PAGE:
In early July 2016, amid an outpouring of grief and anger over the police shooting of Philando Castile in the Twin Cities, an unknown organization called “Don’t Shoot” used Facebook to invite demonstrators to a protest. But something was very wrong.
The demonstration was set for the wrong police department, and all of the well-known local groups listed in the announcement disavowed involvement. Eventually, concerned local activists took over the event. It was only much later that they learned “Don’t Shoot” was likely a front for a “Russia-linked” organization that was using Facebook to sow discord across the United States.
These events would have been less surprising had the activists known about the prior century of Soviet and Russian influence campaigns directed against the United States and its allies, which is laid out in crisp detail in “Active Measures: The Secret History of Disinformation and Political Warfare,” by Johns Hopkins University professor and cyberwar expert Thomas Rid.
Rid, who testified before the Senate Select Committee on Intelligence in 2017 on disinformation operations, recounts elaborate and sometimes shocking tactics used to disinform democratic societies and inflame passions. “The goal of disinformation is to engineer division by putting emotion over analysis, division over unity, conflict over consensus, the particular over the universal,” Rid writes. And it is nothing new.
In the 1950s and 1960s, the KGB distributed fake letters intended to look like racist American KKK literature, and clandestinely directed the vandalism of synagogues and Jewish headstones in New York to make neo-Nazism appear as a rising threat, the book says, citing the accounts of Soviet-bloc defectors. Yet the same agents distributed accurate information on racism in America, to antagonize the KKK’s opponents.
KGB agents “weren’t simply posing as the KKK — remarkably, the same Russian operators posed as an African-American organization agitating against the KKK,” Rid writes.
The United States’ Central Intelligence Agency used its own “active measures” to disinform enemies. In the 1950s, a long-running CIA project published everything from forged pamphlets to glossy gossip and jazz magazines woven with disinformation to weaken “Communist manifestations” in East Germany.
But the U.S. eventually ramped down its disinformation efforts, while the Soviet efforts escalated.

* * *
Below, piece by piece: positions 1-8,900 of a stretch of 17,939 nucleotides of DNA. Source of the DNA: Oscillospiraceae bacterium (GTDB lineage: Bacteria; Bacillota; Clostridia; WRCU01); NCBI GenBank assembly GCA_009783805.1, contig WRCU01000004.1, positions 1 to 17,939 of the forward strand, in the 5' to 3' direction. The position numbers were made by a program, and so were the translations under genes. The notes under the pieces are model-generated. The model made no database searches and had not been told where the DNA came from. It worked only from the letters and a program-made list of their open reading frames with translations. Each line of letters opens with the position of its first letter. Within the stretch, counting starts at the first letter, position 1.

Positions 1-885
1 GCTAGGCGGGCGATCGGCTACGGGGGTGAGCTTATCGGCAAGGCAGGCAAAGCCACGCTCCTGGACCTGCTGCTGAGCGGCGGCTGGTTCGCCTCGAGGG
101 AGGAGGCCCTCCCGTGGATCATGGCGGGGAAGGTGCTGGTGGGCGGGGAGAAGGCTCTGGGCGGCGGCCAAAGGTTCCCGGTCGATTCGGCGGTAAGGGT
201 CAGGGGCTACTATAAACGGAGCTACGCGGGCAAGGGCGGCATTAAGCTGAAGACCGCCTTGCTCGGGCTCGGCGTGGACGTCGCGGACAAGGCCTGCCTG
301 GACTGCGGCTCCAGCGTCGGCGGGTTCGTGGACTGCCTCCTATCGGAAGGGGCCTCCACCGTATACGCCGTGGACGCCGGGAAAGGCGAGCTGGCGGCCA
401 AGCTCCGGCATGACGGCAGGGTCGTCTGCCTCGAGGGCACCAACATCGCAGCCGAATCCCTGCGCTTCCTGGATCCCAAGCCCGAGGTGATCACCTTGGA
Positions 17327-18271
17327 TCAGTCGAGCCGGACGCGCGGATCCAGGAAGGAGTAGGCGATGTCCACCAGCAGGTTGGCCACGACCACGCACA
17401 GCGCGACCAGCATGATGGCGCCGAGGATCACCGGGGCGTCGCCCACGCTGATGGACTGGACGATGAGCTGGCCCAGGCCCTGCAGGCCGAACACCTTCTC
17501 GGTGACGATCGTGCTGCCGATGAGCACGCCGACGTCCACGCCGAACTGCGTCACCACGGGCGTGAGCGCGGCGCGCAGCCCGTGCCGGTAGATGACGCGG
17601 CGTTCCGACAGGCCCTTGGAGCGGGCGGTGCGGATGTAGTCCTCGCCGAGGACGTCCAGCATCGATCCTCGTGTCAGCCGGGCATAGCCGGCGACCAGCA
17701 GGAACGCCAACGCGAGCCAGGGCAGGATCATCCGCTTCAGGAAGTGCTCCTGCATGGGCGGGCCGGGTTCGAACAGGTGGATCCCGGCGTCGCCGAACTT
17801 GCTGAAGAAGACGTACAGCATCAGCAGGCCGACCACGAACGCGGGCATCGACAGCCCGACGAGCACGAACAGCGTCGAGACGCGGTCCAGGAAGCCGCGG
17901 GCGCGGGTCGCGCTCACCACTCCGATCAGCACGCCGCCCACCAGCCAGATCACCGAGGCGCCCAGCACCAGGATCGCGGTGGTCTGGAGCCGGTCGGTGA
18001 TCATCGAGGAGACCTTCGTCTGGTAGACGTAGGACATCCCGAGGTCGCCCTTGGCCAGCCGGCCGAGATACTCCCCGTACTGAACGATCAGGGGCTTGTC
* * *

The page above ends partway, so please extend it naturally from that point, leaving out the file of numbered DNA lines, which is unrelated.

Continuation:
In 1978, Soviet officials working through a major KGB front organization called the World Peace Council organized a symposium with an official U.N. agency to inflame European fear and anger over the U.S. plans to deploy neutron weapons, which could vaporize humans without damaging buildings. A peace demonstration with more than 40,000 legitimate peace activists soon overtook Amsterdam, and President Jimmy Carter postponed and eventually shelved plans for the weapon.
“Active Measures” has much to say about the shadowy internet influence campaigns that followed the rise of Vladimir Putin from KGB intelligence officer to Russian president, though attributing the source of internet activity is always tricky. Ultimately, Rid concludes that Russian and Russia-linked efforts to fill the internet with disinformation most likely did not cause many people to change their minds in 2016.
Rid is more concerned about a different species of online political warfare — the highly effective “hack and leak” method of prying loose actual secrets and leaking them online, as a group called the Shadow Brokers did with the National Security Agency’s hacking tools in 2016, to devastating effect. Sometimes real documents are leaked, and other times they’re doctored with forged material first.
Either way, if the goal is to engineer division by putting emotion over analysis and conflict over consensus, it’s hard to imagine a more efficient way of doing that than forcing all information to flow through ubiquitous screens that make it easy to obfuscate authorship and authenticity on a mass scale. Let’s be careful out there, everyone.
Joe Carlson is a Star Tribune business reporter. 612-673-4779
By: Thomas Rid.
Publisher: Farrar, Straus & Giroux, 528 pages, $30.